I have problems with an interior designer 'pushing' anything on a client. A designer's job, in my opinion, is to bring about the client's tastes and make them feel at home in their space -NOT the designers. So both the antler's and 'rejecting' the friend's artwork (but later liking it?) seem very unprofessional to me.I also have problems with the fact that throw pillows were a splurge when the clients didn't seem to care -and frankly you can go to tjmaxx and get similar throw pillows for $50 total. The room looks great, but definitely the priorities didn't seem to be in order other than investing in a quality couch.
My question: What happened to the books? They aren't out anymore, but I'm guessing they weren't discarded? Book storage is always a problem for me. I love my books but they end up making my spaces look...cluttered. :)
I have to admit the rooms looks good, yet there are many things in it that are not my personal taste. I agree that a designer should work with the client to create a good looking version of the clients preferences. I would never tolerate a designer changing all of my wood furniture for white laquer-I hate white furniture. I also hate the lamps in that photo-although they are very "in" right now. I don't think most things are an investment unless you love it. Then you might keep it even thought the trends have changed. Like a good couch to reupholster.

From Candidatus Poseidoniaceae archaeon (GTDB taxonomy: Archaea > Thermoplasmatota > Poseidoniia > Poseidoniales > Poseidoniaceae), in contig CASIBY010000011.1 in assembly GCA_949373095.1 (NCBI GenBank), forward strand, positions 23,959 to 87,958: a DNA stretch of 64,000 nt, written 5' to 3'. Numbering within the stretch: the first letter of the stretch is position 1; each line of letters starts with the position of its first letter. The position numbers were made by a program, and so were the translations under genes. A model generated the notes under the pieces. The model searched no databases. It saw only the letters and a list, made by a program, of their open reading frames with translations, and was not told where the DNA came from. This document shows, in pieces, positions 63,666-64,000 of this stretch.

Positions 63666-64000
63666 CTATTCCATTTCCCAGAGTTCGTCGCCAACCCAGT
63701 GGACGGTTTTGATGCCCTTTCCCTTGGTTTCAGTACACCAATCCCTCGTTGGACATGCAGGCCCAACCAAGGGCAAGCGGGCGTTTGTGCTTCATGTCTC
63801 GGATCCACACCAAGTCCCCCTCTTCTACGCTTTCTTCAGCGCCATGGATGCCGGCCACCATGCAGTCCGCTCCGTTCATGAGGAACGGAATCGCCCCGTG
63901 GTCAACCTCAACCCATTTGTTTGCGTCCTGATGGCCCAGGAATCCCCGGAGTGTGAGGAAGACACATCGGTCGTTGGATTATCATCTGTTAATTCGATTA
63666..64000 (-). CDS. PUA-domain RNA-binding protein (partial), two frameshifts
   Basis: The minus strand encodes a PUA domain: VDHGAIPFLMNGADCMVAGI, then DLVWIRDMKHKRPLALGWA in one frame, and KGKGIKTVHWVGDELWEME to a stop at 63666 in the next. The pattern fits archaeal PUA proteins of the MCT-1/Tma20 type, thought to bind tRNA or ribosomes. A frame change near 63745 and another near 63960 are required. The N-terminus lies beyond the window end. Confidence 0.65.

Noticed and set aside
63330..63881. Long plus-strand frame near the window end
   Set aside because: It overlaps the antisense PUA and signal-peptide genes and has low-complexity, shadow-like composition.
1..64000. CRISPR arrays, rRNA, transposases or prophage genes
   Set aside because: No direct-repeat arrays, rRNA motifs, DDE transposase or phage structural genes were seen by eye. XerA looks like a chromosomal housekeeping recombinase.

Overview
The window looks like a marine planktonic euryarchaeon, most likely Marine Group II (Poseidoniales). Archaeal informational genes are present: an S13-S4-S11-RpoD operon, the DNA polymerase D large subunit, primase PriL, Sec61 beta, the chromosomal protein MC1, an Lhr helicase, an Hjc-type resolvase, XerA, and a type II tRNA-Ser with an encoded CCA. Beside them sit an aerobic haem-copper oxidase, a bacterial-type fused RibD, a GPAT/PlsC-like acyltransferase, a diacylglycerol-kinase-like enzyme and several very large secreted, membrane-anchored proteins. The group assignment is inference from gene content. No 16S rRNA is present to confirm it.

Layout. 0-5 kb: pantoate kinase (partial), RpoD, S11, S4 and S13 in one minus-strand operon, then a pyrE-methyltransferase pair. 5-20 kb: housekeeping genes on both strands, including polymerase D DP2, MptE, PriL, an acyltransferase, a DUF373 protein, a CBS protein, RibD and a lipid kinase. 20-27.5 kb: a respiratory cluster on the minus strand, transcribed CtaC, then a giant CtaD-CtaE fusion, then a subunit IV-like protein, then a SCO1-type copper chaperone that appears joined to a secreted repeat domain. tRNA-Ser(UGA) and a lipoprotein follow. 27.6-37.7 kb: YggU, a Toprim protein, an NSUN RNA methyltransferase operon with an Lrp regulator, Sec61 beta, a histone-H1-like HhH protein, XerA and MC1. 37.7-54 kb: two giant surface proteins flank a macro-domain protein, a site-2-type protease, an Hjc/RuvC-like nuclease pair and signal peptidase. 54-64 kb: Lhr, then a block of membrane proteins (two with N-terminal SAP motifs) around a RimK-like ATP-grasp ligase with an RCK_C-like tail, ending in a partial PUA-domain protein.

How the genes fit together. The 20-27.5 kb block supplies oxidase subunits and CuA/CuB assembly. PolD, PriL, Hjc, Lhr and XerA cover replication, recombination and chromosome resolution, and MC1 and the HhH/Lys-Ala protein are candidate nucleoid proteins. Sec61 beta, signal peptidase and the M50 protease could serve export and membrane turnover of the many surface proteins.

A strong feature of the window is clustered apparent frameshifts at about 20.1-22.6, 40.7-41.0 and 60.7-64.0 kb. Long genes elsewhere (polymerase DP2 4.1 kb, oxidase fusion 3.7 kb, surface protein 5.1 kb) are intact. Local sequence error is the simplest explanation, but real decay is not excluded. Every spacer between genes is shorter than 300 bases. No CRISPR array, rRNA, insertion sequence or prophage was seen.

Great improvement from before—airier, more stylish, with lots more personality. And prettier too. And frankly you want a decorator to push your buttons. They're supposed to push you beyond your comfort zone. And I was gratified to read the decorator was guilty of fighting back too, over that painting, which she eventually realized truly was right for the space. Sounds like it was an eye-opening experience for all participants. Decorating should be fun but nobody said it had to be easy.
I know I have cheaper lifestyles than most decorator-y people, but I feel like the room wasn't THAT much different afterwards - especially not to constitute over $5000. Am I the only one? I probably am.
I likey! I could steal that loveseat right from under them. I also really like the room arrangement...the before, while ok, really closed off the room and made it seem smaller than it actually was by artificially shrinking the seating area.
I'm with amymezzell, I had to really LOOK to see what the differences were in the After shot. Umm, exactly how complex was this project... is there any more to the rest of the work? $10,000 of services for a makeover for one room that doesn't look all that much different from the original seems too expensive! Not to mention, spending $700 for 5 throw pillows and $30 per yard for cotton fabric? Hardly cost conscious choices if you ask me!